I discovered when I taught university classes the benefits of good enough. One could always spend more time finessing a lecture. Most of this would be time spent adding animations to slides or perfecting wording. Yet, this provided the least value to students. The content mattered. It needed to have enough soul to get the students interested.
Fritz, that’s very interesting. I’d never heard off this ‘Worse is Better,’ but–along with your teaching experiences–it echoes precisely what I’m saying. I visualise these situations as a bell curve of return on investment (of time and effort. In practice, calling the cutoff point is the trick, isn’t it? And I love your conclusion about a lecture needing to have ‘soul’–excellent.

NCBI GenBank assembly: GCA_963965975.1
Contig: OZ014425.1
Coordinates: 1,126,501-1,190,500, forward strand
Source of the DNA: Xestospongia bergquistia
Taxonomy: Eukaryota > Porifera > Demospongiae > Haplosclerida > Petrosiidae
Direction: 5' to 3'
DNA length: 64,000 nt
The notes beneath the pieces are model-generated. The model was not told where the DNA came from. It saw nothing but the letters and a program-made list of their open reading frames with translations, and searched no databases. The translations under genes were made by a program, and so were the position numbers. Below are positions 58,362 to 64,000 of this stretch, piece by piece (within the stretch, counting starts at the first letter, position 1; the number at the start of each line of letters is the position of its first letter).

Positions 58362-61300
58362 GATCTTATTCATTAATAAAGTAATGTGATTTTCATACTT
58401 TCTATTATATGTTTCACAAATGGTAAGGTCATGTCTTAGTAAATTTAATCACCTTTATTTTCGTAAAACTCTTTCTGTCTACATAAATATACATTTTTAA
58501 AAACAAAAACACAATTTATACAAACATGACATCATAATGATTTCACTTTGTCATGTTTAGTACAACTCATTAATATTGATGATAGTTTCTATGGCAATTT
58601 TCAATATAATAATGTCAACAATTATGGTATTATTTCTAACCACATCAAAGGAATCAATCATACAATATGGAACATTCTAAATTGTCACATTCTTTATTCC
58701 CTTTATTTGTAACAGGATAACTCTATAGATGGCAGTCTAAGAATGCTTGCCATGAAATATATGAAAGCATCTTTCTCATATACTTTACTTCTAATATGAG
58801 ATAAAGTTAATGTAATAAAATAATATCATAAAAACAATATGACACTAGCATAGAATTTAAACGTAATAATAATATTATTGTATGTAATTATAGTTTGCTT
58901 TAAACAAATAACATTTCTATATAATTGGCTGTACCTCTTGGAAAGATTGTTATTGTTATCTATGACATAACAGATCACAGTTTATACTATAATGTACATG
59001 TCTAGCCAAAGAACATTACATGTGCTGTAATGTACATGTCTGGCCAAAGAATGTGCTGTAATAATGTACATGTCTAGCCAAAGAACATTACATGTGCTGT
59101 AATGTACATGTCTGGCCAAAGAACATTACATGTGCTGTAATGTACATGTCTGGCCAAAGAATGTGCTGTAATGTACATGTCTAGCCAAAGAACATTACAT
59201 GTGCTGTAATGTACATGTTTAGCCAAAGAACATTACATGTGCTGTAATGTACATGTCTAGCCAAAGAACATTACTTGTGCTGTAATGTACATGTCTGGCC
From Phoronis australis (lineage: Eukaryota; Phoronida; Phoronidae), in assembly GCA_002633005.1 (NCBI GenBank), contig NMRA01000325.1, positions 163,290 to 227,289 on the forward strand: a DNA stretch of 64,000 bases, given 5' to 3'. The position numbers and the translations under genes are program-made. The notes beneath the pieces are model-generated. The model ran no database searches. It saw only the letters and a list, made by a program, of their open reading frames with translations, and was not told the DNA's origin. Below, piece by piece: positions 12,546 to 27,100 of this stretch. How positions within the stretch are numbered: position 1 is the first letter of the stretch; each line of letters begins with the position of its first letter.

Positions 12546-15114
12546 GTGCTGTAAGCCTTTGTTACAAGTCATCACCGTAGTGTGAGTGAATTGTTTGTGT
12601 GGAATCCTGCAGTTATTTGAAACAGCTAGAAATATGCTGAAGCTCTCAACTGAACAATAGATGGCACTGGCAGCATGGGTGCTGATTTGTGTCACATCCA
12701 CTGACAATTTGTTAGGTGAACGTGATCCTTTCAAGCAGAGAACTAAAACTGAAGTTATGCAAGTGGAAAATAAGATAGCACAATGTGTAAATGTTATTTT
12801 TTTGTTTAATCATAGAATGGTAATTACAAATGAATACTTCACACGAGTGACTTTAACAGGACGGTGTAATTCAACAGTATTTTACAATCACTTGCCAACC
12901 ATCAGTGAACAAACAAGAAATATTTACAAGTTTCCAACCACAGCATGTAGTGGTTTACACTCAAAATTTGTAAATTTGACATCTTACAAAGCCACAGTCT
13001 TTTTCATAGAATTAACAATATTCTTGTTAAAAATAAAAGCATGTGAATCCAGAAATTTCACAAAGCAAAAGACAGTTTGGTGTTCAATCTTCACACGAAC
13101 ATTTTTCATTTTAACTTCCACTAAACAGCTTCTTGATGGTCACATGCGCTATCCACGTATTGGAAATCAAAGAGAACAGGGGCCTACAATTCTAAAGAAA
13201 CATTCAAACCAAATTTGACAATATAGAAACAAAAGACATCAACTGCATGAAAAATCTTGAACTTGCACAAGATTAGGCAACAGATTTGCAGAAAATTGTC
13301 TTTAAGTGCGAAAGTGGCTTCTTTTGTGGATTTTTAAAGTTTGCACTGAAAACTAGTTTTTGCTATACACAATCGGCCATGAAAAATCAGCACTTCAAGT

Love your thought-provoking post. Especially this: “…advance on all fronts.” I think sometimes we paralyze ourselves by trying to reach an ideal, which might not be ideal for our book. I know plenty of people who do revise their story into the ground. But it is heartwarming to think about advancing forward.
And I don’t think a story has to be perfect to have that “it” factor which makes the story grow in the hearts of its readers. 🙂
Thanks for the excellent post!
Thank YOU, Heather, and welcome. There are so many levels aren’t there? I think the most important is that “it” factor as you put it… resonance, perhaps. Craft improves with practice anyway, and becomes somewhat reflex. I could probably edit and tweak 99% of the books I read and enjoy. Would it radically improve them? I doubt it, or not much. We hit the point of diminishing returns. And I think that’s a huge problem in these times when many publishers and agents are running scared: they’ve lost sight of the wood and got lost in the trees.